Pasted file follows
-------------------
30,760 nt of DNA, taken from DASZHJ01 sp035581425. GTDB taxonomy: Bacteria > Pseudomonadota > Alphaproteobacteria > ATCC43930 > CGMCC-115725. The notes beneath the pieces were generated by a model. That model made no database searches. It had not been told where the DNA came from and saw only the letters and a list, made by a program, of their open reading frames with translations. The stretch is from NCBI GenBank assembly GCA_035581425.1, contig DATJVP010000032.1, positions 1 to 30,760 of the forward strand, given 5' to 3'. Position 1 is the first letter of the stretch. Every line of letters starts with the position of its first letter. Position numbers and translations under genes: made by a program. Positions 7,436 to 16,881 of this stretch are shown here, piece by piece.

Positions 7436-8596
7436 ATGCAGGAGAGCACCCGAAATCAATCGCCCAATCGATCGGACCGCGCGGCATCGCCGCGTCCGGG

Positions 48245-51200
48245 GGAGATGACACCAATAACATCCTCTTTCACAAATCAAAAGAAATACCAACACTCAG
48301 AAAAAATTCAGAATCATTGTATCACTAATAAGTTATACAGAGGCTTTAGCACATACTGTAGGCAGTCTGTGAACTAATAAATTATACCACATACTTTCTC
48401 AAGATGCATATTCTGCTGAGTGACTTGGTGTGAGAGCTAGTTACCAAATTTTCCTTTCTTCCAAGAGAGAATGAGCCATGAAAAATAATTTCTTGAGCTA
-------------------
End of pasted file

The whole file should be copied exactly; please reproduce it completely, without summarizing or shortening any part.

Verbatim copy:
30,760 nt of DNA, taken from DASZHJ01 sp035581425. GTDB taxonomy: Bacteria > Pseudomonadota > Alphaproteobacteria > ATCC43930 > CGMCC-115725. The notes beneath the pieces were generated by a model. That model made no database searches. It had not been told where the DNA came from and saw only the letters and a list, made by a program, of their open reading frames with translations. The stretch is from NCBI GenBank assembly GCA_035581425.1, contig DATJVP010000032.1, positions 1 to 30,760 of the forward strand, given 5' to 3'. Position 1 is the first letter of the stretch. Every line of letters starts with the position of its first letter. Position numbers and translations under genes: made by a program. Positions 7,436 to 16,881 of this stretch are shown here, piece by piece.

Positions 7436-8596
7436 ATGCAGGAGAGCACCCGAAATCAATCGCCCAATCGATCGGACCGCGCGGCATCGCCGCGTCCGGG

Positions 48245-51200
48245 GGAGATGACACCAATAACATCCTCTTTCACAAATCAAAAGAAATACCAACACTCAG
48301 AAAAAATTCAGAATCATTGTATCACTAATAAGTTATACAGAGGCTTTAGCACATACTGTAGGCAGTCTGTGAACTAATAAATTATACCACATACTTTCTC
48401 AAGATGCATATTCTGCTGAGTGACTTGGTGTGAGAGCTAGTTACCAAATTTTCCTTTCTTCCAAGAGAGAATGAGCCATGAAAAATAATTTCTTGAGCTA